When comparing the GTX 780 Ti to the R9 290X, the GTX 780 Ti shows some strong idle power consumption results. By that they are lower than I would expect for this much hardware on board. Under load you have to feed the beast and at stock speeds it uses slightly less power than the R9 290X. When overclocked and overvolted the power consumption jumps up some but it's still close to the rest of the upper end cards.

NVIDIA GeForce GTX 780 Ti Conclusion:

What we get with the GTX 780 Ti is the best of both worlds in what seems to be the melding of the GTX 780's raw graphics firepower coupled with the incredible memory speeds of the GTX 770. When you put these two together, you end up with great performance at stock speeds that only gets better with the massive overclocked speeds the card is capable of right out of the box. As far as overclocking goes, the GTX 780 Ti has delivered the highest core clock speed at 1291MHz and the second highest memory clock speed at 1920MHz that I have been able to reach while air cooled on a Kepler-based GPU. This added clock speed will provide the gamer that wants to tweak the clock speeds added head room on top of the guaranteed minimum frequencies we see with NVIDIA's GPU Boost 2.0 technology. A new power balancing feature is used to manage the current draw from the three inputs so as to not draw too much current from any of the three power connection points.

In my testing, a boost clock speed of 1291MHz was reached with a memory speed of 1940MHz for a stunning improvement in 3DMark scoring. The baseline clock speeds for the GTX 780 Ti are 875MHz on the core with a typical GPU Boost 2.0 frequency of around 928MHz over a wide array of games. During my testing, I never saw speeds drop below the 928MHz threshold. A much different strategy than what we recently saw with the R9 290X, which when run in Quiet Mode would shed clock speed as fast as donuts disappearing at the morning roll call at your local police department. No such troubles here. Both manufacturers use dynamic clock speeds, but it's how well it's implemented that makes the difference once the cards heat up during gaming. This is where we see another point of difference. The vapor chamber cooling solution used by NVIDIA for its GTX 700 Series Kepler cores has been rock solid in terms of cooling efficiency and the low noise profile it uses thanks to the improved fan algorithms implemented over successive launches. Part of the reason is the larger core, which provides more area to shed the heat load due to a lower thermal density of the silicon; the rest is all in the heat sink design. Cool and quiet running is where NVIDIA is headed.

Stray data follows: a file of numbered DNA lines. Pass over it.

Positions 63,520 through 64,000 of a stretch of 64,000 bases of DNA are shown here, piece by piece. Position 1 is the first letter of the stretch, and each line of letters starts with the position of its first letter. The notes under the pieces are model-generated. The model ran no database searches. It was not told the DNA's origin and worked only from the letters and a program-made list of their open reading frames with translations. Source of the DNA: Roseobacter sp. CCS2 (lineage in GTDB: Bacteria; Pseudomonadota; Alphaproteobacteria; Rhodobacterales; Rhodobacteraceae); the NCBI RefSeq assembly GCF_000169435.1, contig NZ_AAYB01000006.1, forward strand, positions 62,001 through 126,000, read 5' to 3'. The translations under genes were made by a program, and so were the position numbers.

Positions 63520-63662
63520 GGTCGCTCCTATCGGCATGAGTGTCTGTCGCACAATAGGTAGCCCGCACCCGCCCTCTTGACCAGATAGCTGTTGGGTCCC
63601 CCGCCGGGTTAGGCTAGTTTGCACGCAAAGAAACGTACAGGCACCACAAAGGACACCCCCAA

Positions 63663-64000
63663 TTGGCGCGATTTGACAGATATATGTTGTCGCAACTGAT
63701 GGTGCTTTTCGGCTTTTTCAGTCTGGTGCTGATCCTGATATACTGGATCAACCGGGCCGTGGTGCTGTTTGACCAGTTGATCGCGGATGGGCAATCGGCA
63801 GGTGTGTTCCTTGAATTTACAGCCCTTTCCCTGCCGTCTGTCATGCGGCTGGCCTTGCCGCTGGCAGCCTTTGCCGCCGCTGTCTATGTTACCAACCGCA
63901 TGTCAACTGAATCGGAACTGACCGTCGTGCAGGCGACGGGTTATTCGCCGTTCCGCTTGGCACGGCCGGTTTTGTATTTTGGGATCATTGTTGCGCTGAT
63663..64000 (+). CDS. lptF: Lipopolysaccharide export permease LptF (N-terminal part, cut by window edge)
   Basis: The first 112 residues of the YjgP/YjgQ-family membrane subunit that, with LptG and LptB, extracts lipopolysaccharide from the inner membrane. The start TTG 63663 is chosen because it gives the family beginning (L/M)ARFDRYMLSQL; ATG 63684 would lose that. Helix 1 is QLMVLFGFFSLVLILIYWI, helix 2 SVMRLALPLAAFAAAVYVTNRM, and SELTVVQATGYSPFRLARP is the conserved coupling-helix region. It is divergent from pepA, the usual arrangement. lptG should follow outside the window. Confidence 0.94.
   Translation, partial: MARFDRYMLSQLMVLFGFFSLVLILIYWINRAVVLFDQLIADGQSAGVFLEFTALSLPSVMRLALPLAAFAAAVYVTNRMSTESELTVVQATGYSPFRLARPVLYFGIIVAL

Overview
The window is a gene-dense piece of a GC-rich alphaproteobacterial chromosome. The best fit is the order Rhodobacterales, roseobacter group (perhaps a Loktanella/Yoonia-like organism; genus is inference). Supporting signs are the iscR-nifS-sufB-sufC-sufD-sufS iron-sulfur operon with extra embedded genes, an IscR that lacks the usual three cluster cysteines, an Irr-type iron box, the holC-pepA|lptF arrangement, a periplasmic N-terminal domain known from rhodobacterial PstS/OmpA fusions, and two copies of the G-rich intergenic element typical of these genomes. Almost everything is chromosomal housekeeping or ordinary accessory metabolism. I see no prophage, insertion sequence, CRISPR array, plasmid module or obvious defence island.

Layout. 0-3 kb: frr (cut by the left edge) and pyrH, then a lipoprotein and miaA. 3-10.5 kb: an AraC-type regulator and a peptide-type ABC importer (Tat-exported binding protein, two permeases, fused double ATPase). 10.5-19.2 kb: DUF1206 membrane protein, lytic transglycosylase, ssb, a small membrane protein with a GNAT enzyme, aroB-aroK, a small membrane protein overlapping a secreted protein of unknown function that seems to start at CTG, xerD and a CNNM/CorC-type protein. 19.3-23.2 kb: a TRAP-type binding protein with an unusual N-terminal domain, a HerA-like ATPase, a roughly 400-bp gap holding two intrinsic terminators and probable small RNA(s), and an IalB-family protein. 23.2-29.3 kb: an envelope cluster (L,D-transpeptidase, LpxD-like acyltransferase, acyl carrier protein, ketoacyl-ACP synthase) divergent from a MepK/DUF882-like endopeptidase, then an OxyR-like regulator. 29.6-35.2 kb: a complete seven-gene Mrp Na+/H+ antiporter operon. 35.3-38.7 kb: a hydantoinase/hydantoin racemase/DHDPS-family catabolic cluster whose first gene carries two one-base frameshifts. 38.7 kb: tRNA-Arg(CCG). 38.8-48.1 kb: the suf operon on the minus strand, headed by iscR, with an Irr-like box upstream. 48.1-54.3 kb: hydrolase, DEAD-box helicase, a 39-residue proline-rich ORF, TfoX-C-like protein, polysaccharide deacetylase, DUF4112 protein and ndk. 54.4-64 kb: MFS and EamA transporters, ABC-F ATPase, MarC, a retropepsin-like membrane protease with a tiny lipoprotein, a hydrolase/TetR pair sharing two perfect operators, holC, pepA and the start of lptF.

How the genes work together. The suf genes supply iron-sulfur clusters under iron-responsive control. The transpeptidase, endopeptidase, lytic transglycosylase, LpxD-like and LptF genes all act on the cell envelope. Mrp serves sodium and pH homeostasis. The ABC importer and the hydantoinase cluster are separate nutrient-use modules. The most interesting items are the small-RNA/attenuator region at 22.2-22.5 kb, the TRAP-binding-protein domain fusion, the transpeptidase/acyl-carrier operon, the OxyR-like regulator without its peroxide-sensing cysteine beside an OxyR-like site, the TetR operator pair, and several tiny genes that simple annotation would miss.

When you look at the cooling comparison, the GTX 780 Ti is a cooler, quieter running card thanks to the more power efficient design. You really do not have a noise penalty when cranking up the fan speeds on the GTX 780 Ti – it's a noise that is more like a gust of wind than a squirrel screaming for mercy on a treadmill. You get the point, I'm sure.

The performance metrics show that running head to head against the R9 290X, the GTX 780 Ti comes out on top in most of the tests run. When run hot, the margin gets even larger. Sure the R9 290X wins some, but the vast majority see the latest from the green team coming out on top. We could see the writing on the wall with the launch of the GTX 780 – seeing how well it performed in relation to NVIDIA's GTX Titan and being truly stunned at what it had to offer. I have that same feeling now after testing the GTX 780 Ti, fully proving that the addition of the additional CUDA cores and high speed memory makes this the pinnacle of NVIDIA single-GPU gaming. If you need more gaming power for a 4K display, you have the option of adding in another card (or cards) in an SLI configuration to get to that next FPS plateau.

GeForce Experience was launched with the GTX 780 as a way to take all the performance settings data that NVIDIA has put together to deliver the best possible gaming experience by optimizing the in- game settings for your GPU. We all struggle at one time or another to reach that perfect combination of settings. Using GeForce Experience, it's now done for you if you choose to use the tool. Another part of GeForce Experience is ShadowPlay, which launched with the GTX 780 Ti and is a way to record 1080p gameplay at 60 FPS without a significant performance hit thanks to the H.264 video encoder built into the Kepler architecture.

There's no doubt the GTX 780 Ti is fast and delivers smooth-as-silk gameplay. At $699, it is taking over the price point of the GTX 780 and is still $300 less than the GTX Titan. To make this price point more attractive, NVIDIA is sweetening the pot from October 28 through December 31 if you buy a GTX 780 Ti. A trio of AAA game will be included from e-tailers, including Assassin's Creed IV: Black Flag, Batman: Arkham Origins, and Splinter Cell: Blacklist; all topped off with a voucher for $100 off an NVIDIA SHIELD. If you are looking for the next best thing, it's here and it's called the GTX 780 Ti.

Stay tuned we will be doing SLI vs CF coming here in the next two weeks or so.

 

Pros:

 

Cons: